10 hole ocarinas may be tuned with a flatter breath curve over there sounding range. Multi chambers also side step this problem as each chamber has a smaller sounding range even where sub holes exist. Because of this they can be tuned with a flatter breath curve.

Do not tongue every note

As the tempo goes up tonguing every note can hold you back. Even if you can keep up it tends to cause intonation issues. The tung restricts the air flow and the ocarinas pitch goes flat. Especially if your instruments air requirement is around the limit of what you are able to produce.

Instead of tonging every note, only tung the notes needed to maintain the phrasing of the music. When you need to separate two notes within a phrase finger articulations can be used instead. These respond better at speed as the instrument does not have to stop and start sounding. When you stop the airflow it takes a certain amount of time for the ocarina to start sounding again.

Pushing yourself to play faster

Human time perception is not absolute. Perceived speed depends on a number of factors including how well you know the tune, your experience with the instrument and your typical playing tempo. If you've ever tried recording yourself you will have observed this. The recording sounds slower than it felt when you played it.

Becoming comfortable with playing at a higher tempo requires that you develop all of the above. It is helpful to push yourself to play faster using a metronome. Remember, allow yourself to suck. As you will be playing right on the limit of your ability you will not sound your best. This is fine as the goal of the exercise is to get yourself used to playing at a higher speed.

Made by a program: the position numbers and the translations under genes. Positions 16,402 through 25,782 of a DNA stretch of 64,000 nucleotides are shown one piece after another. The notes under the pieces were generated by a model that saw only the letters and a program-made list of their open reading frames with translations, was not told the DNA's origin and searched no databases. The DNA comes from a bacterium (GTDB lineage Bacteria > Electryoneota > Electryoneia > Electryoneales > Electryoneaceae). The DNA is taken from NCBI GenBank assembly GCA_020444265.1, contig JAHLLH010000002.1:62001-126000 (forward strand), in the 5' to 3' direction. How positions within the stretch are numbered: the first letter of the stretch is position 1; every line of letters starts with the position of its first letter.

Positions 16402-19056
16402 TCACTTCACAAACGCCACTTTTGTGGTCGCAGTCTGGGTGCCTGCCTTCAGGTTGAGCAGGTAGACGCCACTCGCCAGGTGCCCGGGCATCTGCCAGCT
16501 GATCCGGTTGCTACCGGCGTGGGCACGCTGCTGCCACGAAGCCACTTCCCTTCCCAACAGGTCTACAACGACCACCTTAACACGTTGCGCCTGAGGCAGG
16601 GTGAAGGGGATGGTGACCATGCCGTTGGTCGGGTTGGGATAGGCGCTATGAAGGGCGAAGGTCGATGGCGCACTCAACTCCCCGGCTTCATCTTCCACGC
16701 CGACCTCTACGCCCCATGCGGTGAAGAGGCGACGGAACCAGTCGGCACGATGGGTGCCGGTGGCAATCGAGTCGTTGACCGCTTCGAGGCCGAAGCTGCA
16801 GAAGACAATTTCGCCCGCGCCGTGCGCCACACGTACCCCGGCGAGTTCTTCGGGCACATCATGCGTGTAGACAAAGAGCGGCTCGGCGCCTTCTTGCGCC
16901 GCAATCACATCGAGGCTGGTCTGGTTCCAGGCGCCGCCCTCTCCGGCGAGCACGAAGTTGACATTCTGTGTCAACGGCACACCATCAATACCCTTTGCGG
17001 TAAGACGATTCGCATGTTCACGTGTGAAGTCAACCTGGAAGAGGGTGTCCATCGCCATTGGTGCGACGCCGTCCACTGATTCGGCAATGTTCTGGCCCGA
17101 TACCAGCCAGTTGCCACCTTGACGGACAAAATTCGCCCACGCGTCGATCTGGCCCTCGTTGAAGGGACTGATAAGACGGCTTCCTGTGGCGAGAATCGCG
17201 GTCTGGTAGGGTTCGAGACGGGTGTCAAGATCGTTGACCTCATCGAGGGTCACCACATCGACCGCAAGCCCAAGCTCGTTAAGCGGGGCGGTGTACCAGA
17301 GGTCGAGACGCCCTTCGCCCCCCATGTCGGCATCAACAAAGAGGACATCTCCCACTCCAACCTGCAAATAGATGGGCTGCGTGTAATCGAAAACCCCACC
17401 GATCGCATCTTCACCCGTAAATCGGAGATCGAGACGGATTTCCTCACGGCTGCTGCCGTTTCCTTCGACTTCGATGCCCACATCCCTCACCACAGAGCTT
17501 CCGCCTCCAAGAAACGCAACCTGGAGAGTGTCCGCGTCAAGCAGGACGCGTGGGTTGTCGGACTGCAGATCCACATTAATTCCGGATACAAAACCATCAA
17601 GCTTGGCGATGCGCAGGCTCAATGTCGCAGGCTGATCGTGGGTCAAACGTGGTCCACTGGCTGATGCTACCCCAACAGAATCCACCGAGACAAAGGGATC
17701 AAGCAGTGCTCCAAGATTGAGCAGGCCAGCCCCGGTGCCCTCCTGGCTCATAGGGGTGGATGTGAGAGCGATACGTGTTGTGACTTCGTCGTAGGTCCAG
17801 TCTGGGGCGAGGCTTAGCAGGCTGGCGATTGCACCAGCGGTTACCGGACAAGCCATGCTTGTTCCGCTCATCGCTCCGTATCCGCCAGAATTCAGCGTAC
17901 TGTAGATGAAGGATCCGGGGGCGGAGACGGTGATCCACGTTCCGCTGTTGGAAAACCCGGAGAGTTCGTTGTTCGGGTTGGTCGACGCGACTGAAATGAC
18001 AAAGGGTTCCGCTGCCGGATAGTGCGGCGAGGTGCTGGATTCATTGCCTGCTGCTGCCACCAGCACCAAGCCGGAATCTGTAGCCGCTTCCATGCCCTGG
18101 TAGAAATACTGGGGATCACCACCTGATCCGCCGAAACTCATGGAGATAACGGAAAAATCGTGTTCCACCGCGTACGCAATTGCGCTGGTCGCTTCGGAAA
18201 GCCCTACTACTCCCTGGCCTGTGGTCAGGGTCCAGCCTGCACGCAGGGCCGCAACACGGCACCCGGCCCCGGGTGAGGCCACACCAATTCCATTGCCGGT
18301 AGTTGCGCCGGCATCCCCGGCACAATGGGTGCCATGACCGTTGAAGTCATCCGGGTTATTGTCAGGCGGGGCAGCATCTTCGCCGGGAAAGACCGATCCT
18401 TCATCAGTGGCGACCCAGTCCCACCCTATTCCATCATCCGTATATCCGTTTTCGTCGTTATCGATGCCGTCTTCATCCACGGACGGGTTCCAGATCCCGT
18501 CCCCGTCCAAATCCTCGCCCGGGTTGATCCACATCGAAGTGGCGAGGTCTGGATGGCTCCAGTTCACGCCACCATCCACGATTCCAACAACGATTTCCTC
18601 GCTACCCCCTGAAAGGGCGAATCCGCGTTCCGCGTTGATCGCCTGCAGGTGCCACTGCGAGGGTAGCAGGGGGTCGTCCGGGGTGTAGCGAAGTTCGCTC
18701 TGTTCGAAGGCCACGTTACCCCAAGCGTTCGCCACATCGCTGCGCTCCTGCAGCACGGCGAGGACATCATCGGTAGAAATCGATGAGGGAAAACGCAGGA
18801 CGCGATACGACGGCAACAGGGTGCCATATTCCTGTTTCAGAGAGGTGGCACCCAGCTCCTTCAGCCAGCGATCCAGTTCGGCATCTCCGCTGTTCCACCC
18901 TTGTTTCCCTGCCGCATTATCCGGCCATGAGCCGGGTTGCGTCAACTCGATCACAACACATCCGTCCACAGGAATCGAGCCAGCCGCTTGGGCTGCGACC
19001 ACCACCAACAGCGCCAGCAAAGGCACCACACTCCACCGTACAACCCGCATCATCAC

Before pushing speed you must be able to play the tune start to finish to a metronome without any serious errors. If you cannot do so practice the tune slowly to a metronome for a few days. Once you are coumftable playing at that tempo bump up the speed 5 to 10 BPM. Play through the tune a few times. If this feels comfortable bump it up a little more.

You will reach a point where you can still hit the notes but you feel a tension while doing so, a niggling feeling that you should back off. Once you reach this point stick with it. As you keep playing repetitions the initial tension you experienced from pushing yourself will start to go away. Note that you should not play so fast that you are making a lot of errors.

Practicing in this way begins to move the task from your conscious mind to your subconscious. As this happens you will be able to play it faster. As this transition often hapens when you sleep you may not see immediate results during your practice session. When you practice the next day you'll notice that you are able to go faster. Due to the Spacing Effect even having a few hours of break in the same day can make it feel easier.

When you push yourself you'll notice that you can play some parts of your tune faster than others without making mistakes. The parts where you are tripping up is where you should be spending your practice time. Work on them at lower speed.